[1278] Distinct MiRNA Expression Signature in Olfactory Neuroblastoma

Stefan Costinean, Veronica Balatti, Paola Dama, Luciano Cascione, Carlo M Croce, Paul E Wakely. Ohio State University, Columbus, OH

Background: Olfactory neuroblastoma (ONB) is a malignant neuroectodermal tumor that arises from neuroectodermal elements of the olfactory mucosa. Median age for this cancer is 50 years and the 5 year survival is 50 to 66%. MiRNAs have important roles in the posttranscriptional regulation of gene expression. Recently, miRNA profiling has shown that tumors and normal tissues are characterized by specific patterns of miRNA expression, so called signatures that could be used for diagnosis as well as for targeted therapy.
Design: We attempted to identify for the first time a specific miRNA signature of ONB versus normal olfactory neuroectodermal tissue. For this purpose, 5 cases of olfactory neuroblastoma, and 3 cases of normal olfactory neuroectodermal tissue were selected. RNA was analyzed using Nanostring.
Results: We identified 36 microRNAs that were differentially expressed in ONB vs normal tissue. Of 36 genes, 20 were upregulated and 16 were downregulated. 18 of the upregulated genes were expressed more than two times in ONB than in normal tissue whereas 3 of the downregulated genes were 3 times less expressed.
Conclusions: MiRNA profiling of ONB vs normal olfactory neuroectodermal tissue showed a distinct signature represented by 36 different genes that were deregulated. These genes seem to be specific to ONB and differ from the miRNAs identified as deregulated in the literature in adrenal neuroblastomas. That could be represented by a heat map with a “checkered” pattern distinct enough to allow for a specific diagnosis of these tumors.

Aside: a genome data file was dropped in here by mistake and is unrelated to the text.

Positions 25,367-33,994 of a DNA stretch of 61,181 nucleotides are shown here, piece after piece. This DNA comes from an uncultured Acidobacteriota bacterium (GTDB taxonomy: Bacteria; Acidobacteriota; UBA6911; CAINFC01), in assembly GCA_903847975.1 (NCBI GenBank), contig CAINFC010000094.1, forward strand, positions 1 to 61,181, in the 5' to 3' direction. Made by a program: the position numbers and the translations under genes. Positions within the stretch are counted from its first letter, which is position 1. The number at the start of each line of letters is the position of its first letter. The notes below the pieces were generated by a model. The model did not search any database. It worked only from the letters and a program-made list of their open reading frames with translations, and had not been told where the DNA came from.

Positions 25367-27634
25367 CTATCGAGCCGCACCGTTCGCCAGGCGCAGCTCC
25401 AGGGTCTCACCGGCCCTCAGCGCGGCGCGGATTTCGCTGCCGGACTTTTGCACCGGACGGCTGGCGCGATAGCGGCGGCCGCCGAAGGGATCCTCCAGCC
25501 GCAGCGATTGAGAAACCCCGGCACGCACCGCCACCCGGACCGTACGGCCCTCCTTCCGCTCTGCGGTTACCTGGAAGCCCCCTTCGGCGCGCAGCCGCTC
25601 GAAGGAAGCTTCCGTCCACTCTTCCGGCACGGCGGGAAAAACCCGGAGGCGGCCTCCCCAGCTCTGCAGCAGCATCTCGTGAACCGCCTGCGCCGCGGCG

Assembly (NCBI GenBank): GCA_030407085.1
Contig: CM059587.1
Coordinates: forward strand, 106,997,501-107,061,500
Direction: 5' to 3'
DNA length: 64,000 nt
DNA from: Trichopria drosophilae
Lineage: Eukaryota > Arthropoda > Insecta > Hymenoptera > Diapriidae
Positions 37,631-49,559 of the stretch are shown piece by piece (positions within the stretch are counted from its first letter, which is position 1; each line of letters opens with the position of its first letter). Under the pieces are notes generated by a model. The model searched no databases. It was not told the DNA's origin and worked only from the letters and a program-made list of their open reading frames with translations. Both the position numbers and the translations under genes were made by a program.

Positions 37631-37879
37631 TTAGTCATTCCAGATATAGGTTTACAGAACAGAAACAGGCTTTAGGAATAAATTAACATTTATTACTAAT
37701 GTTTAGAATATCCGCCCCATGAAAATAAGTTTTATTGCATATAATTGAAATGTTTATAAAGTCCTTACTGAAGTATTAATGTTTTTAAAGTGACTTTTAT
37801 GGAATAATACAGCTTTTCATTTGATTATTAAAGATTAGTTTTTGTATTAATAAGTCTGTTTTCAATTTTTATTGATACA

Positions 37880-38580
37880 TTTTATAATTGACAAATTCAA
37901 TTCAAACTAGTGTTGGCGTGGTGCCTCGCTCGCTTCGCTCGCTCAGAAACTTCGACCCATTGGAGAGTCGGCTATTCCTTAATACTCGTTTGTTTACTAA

Of 20 genes that were upregulated, a majority (17) were expressed more than twice compared to the normal control. Of the 18 downregulated genes, 8 were expressed two times less than the normal control. 3 genes were downregulated more than three times than the normal tissue. This specific microRNA signature could be useful for diagnostic purposes, when histology is not conclusive enough to allow for a clear cut diagnosis. Understanding the molecular pathways involved in this type of cancer, with a poor survival rate, will help us design targeted molecular therapies, specifically tailored for the genetic deregulation that is identified.
Category: Head & Neck

Tuesday, March 5, 2013 9:30 AM

Poster Session III # 139, Tuesday Morning

 

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